The Chicago Teachers’ Pension Mess: Then, Now, and in the Near Future

Not that long ago—less time than it takes for a CPS student to get a full K-12 education—the Chicago teachers’ pension fund was in fine shape. Now it’s a mess. What happened? It takes a village, or at least a city and state.

Chicago public schools classroom

 

The New York Times takes a look at the mess the Chicago Teachers’ Pension Fund is in, and has been for awhile:

The Chicago Teachers’ Pension Fund has about $10 billion in assets, but is paying out more than $1 billion in benefits a year — much more than it has been taking in.

[snip]

Indeed, the State Legislature granted the Chicago school district a break from its pension contributions, starting in 1995. Since then, the city has never contributed the required amount; for many years it put in nothing. All the while, the teachers’ benefits kept building up.

But something else crucial happened in 1995, which Eric Zorn has been writing about for a long time. For years, Chicagoans have paid into both the Chicago teachers’ fund and the suburban/downstate fund, but the state was at least kicking back a substantial amount of that money. Then, Mayor Daley took control of CPS, and started mixing pension and educational funds; the pension fund director argues that this cost the fund $3 billion. Meanwhile, the state’s pension kickback to Chicago fell apart, leaving what was once a relatively well-funded system in a huge hole:

Another part of the deal was that the state would try to kick 20 to 30 percent of overall teacher retirement-fund payments back to Chicago, kind of like in the old days. But this aspiration — this goal — has lately gone by the wayside as budgets have tightened.

In fiscal 1995, the first year of the deal, Chicago got 23.2 percent of the money that went to the Teachers’ Retirement Fund. Fair enough, or close to it.

By fiscal 2012, that figure had dropped to 0.4 percent — not quite nothing but almost — with Chicago getting shorted by roughly $540 million, according to Chicago Teachers’ Pension Fund estimates.

In March, a bill was proposed that would bump it back up to ten percent, less than half of what it was in 1995.

This fight has been playing out for a couple years now. It’s part of what cost the previous Chicago Teachers Union head her job, as CORE fought back against Ron Huberman’s proposed union concessions towards rebalancing the pension fund:

Before asking teachers to support pension relief or any other compromises, [CORE co-chair Jackson] Potter wants the district to cut a number of controversial reform programs, such as the Office of School Turnarounds and Huberman’s signature performance management initiative. Such cuts could save the district upwards of $70 million, he estimates.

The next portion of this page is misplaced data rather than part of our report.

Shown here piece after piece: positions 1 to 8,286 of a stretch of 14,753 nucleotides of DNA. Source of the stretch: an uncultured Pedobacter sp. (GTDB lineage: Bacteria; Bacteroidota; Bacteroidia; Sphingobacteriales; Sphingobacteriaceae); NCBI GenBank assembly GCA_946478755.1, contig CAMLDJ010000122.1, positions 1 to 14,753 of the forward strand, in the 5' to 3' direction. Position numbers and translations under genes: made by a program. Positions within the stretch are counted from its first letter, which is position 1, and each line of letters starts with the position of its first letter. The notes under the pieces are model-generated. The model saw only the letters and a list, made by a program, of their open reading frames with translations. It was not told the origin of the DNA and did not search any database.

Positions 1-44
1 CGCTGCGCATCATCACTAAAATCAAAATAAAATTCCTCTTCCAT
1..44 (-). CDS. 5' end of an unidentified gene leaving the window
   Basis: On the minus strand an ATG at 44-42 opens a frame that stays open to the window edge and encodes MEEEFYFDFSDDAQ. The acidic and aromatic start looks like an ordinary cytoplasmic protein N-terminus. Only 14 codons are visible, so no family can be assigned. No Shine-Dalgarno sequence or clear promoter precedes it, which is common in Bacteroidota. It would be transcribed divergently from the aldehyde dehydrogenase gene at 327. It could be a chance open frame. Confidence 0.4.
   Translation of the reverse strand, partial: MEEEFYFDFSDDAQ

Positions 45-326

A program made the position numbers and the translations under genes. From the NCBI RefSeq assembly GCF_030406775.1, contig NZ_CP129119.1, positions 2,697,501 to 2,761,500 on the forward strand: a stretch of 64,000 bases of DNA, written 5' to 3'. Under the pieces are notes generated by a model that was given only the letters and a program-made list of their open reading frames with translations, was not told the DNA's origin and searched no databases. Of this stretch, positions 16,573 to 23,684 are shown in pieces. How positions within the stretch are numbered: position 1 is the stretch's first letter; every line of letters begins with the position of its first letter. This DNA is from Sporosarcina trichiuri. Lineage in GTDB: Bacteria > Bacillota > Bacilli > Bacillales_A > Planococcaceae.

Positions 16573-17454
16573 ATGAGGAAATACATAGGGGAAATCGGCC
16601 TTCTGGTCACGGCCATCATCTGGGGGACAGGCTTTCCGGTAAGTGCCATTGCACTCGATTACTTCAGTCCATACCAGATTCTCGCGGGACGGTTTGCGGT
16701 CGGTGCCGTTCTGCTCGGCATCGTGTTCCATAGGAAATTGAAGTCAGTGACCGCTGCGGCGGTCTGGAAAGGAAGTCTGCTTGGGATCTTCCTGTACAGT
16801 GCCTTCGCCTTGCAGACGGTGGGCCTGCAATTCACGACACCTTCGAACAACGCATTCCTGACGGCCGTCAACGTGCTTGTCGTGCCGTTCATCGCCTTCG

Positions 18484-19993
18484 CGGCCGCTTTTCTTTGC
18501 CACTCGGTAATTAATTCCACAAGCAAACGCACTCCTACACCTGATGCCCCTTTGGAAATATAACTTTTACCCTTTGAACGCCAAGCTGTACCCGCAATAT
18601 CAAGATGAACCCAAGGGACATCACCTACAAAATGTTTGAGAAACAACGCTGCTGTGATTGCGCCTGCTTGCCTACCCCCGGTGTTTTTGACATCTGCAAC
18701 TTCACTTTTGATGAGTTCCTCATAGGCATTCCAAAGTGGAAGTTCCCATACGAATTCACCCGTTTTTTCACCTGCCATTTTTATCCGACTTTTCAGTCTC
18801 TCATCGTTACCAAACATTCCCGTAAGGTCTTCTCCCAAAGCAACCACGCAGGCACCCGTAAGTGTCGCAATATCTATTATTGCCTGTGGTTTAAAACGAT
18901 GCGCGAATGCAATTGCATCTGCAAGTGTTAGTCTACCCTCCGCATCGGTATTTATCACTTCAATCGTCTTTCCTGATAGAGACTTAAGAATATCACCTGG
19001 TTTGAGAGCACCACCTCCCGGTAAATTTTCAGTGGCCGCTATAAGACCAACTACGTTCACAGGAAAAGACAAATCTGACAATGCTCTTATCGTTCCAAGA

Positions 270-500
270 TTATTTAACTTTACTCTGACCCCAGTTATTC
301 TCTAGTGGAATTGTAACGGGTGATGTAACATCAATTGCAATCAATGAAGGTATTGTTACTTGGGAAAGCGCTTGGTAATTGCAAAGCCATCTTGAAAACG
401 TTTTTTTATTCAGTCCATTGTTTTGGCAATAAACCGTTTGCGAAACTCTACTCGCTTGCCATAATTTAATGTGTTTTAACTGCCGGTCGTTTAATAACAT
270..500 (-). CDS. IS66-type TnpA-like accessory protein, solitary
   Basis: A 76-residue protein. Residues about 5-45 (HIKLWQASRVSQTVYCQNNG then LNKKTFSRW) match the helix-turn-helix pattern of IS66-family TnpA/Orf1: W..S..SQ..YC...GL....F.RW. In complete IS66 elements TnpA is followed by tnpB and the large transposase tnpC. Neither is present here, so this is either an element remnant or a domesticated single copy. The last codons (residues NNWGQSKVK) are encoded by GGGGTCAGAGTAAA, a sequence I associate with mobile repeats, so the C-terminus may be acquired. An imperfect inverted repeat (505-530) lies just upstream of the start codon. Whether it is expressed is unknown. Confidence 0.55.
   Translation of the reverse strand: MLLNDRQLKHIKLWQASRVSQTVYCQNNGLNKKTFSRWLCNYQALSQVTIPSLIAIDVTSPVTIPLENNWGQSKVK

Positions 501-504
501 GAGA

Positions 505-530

Really, it wasn’t that bad a decade ago:

The three-year reduction in required CPS employer pension contributions and the State’s elimination of its regular contribution to the pension fund are rapidly weakening the financial health of the fund, which fell from 100% funded in FY2000 to only 61.1% funded in FY2011 on a market value of assets basis.

It’s really a mess from every angle. Chicagoans pay into two different pension systems and have for a long time, but they at least got some of that back. Then, as the city ceased paying its required amount, the state pulled most of its kickback. So the city and state started making noise about pension reform, not to mention all sorts of other reforms. So then teachers started fleeing the system—about 2,000 this year. Which means more retirees, and less people paying into the system. The baby boom didn’t help matters any, but it’s quite dramatic for a massive pension fund to drop 40 percent in funding over a decade, and it took a lot of different changes—underpayments by the city and state, an economic collapse, and waves of retirees—for it to happen.

 

Photograph: Chicago Tribune

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4 months ago
Posted by barb hamilton,retired PS teacher

The articles' comments are blatantly true. CPS has suffered greatly from the
robber member mentality of current CPS board members and politicians, many who sympathize with A.L.E.C. Modest taxation of all income seems to be the best and fairest answer.

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